On September 11, 1775, the Americans were encamped south of Fort Saint-Jean. Their supply line consisted of a flotilla of small vessels operating on the Richelieu River. When a British schooner, the Royal Savage, threatened to disrupt this supply line, the Americans retreated to a more secure base on L'Île-aux-Noix.
On September 14, Schuyler learned that a force of Canadian Volunteers had taken the field under the command of James Livingston. Schuyler dispatched Major John Brown of Massachusetts to support Livingston with about 100 Americans and 34 Canadians. These men circled around Fort Saint-Jean and established a base between the American army and the friendly Canadians.
Meanwhile, hundreds of men had fallen ill in the American camp and were either discharged or sent south to recuperate. Fortunately, reinforcements started arriving at L’Île-aux-Noix, which partially offset the loss in strength. The new troops included a company of the 4th New York Regiment, 100 of Bedel’s Rangers, and 170 Green Mountain Boys.
Schuyler was also ill, and he soon turned over command of the army to Brigadier-General Richard Montgomery. Before he left, the two generals made plans for a new attack on Fort Saint-Jean.
The American plan was to divide into three parts: a) 500 men would circle around the fort, and cut the British supply lines, b) 200 men would establish a base south of the fort, and c) 350 men would defend the Americans’ own supply lines against the Royal Savage.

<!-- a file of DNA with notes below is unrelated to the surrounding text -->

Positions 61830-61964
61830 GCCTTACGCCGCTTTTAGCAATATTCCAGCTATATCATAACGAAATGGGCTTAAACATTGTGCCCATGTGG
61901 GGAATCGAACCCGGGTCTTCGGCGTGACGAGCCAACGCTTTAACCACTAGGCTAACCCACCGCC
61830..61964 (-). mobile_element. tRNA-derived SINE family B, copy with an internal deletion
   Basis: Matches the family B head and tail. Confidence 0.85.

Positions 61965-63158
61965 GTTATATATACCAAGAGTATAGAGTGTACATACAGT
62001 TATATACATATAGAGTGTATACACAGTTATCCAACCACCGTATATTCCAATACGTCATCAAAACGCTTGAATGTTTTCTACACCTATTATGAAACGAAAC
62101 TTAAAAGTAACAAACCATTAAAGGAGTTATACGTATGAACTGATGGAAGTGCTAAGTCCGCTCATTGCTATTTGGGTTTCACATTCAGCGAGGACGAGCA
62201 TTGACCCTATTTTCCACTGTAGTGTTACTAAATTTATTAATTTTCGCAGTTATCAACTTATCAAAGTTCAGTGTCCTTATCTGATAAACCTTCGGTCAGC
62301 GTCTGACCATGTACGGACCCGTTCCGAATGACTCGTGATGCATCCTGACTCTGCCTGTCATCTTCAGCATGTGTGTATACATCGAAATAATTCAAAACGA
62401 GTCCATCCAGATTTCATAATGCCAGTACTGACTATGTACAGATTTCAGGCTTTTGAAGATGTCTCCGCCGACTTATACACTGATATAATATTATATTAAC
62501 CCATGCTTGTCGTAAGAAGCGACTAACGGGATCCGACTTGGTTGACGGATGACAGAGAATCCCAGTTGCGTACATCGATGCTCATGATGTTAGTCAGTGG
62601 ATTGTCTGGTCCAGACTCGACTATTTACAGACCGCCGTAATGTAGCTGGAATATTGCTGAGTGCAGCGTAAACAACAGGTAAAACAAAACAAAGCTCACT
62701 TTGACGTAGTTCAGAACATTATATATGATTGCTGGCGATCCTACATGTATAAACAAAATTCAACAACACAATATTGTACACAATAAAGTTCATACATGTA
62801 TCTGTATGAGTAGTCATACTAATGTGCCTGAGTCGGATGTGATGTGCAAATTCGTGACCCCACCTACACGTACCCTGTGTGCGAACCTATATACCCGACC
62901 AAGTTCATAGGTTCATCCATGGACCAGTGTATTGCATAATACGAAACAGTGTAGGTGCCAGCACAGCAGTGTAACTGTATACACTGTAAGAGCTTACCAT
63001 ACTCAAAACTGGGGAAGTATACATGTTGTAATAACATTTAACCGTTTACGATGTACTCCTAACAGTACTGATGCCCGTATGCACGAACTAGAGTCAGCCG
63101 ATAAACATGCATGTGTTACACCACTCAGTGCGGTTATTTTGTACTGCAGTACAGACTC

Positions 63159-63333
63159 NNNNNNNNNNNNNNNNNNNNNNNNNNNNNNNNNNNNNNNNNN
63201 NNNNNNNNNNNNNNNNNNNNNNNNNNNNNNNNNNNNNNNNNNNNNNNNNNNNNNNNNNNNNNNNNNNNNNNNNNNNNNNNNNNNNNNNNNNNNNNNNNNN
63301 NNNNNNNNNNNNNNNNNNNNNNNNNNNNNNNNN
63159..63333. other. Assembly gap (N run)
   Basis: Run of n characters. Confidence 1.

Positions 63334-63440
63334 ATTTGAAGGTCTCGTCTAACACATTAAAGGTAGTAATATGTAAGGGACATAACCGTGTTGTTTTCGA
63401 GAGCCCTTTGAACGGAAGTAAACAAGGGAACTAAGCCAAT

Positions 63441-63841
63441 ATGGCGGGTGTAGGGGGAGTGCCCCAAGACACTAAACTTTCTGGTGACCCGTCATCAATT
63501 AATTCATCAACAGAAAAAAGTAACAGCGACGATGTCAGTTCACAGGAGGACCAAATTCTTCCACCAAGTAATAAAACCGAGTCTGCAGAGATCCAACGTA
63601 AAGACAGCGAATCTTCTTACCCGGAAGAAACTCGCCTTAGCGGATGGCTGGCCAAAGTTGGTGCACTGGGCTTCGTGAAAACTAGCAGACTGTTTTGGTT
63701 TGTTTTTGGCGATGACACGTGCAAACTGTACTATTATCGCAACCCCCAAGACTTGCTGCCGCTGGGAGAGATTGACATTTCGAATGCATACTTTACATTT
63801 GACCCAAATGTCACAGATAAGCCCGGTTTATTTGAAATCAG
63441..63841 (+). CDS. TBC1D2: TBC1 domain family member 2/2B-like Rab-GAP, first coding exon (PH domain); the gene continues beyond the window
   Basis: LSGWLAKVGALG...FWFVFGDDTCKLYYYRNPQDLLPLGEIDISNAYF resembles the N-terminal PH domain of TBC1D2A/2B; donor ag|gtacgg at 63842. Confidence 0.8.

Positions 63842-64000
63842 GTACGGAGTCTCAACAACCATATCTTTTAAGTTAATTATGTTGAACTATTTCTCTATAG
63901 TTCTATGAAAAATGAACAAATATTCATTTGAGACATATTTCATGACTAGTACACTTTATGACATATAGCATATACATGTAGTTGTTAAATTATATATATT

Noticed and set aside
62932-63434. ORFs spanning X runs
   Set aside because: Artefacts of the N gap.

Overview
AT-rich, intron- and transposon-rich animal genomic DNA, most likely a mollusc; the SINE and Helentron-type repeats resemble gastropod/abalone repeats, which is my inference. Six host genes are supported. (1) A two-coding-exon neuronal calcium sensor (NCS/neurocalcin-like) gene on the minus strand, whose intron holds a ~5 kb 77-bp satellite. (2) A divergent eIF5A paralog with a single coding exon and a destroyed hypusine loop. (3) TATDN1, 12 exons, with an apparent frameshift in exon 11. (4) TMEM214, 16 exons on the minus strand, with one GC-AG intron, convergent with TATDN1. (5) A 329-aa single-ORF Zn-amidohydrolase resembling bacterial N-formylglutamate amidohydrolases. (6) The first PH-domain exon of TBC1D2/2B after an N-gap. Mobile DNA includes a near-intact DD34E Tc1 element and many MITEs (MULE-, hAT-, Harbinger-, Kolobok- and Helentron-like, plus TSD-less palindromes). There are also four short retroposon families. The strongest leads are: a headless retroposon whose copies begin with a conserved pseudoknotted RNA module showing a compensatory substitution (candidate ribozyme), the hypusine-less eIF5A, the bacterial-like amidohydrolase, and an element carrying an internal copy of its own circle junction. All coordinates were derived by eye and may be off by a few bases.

None of the American vessels was strong enough to confront the Royal Savage directly. Instead, the Schuyler and Montgomery planned on using the row galleys Hancock and Schuyler to fire on the vessel, while “picked men” aboard Liberty, Enterprise, and 10 bateaux would board it. 
American Invasion of Canada: September 16, 1775 (click to enlarge). The blue circles in the Richelieu River Valley show the positions of the main American army under Mongtomery at L'Île-aux-Noix, Brown's detachment near Fort Saint-Jean, and Livingston's Canadian forces near Chambly.
Schuyler left the army on September 16, and Montgomery led the attack against Saint-Jean on the following day. The operation faced minimal opposition. 
To the northwest, John Brown’s men captured eight wagons bringing supplies to the fort. Brown then threw down the bridge over Rivière Saint-Jean and erected a crude fortification from the wooden beams. Fort Saint-Jean was now in a state of siege, although the garrison did not know it.
To the south, the American flotilla advanced downstream and found that the Royal Savage was stationed near the fort and out of effective fire range. Hancock and Schuyler advanced a short ways further and fired on the fort and on British bateaux in the river. The British in Fort Saint-Jean replied with howitzer shells, but made no other movement.
Montgomery’s land forces disembarked without incident and reoccupied the abandoned breastworks south of the fort. In the words of Lieutenant John Fassett of the Green Mountain Boys, “We arrived at the breast work before night and found no Molestation, tho’ we expected a battle as much as we expected to get there. The whole army soon came up where we all staid that night and had nothing to cover us but the heavens and it was very cold and they flung Bom[b]s among us [i.e., howitzer shells] and we had a very tedious night of it indeed.”
1. Hancock and Schuyler each carried a double-fortified 12-pounder and 12 swivel guns. Enterprise was armed with two 6-pounders, four 3-pounders, and 11 swivel guns. Liberty was armed with two 2-pounders and 10 swivel guns.
2. The British commander, Major Charles Preston, had been abandoned by most of his Indian allies over the past week. Without these men, it was difficult to track (much less stop) American movements in the wilderness surrounding the fort. The Indians left for several reasons, including earlier diplomatic efforts by the Americans and the fact that their Canadian neighbors generally favored the American cause.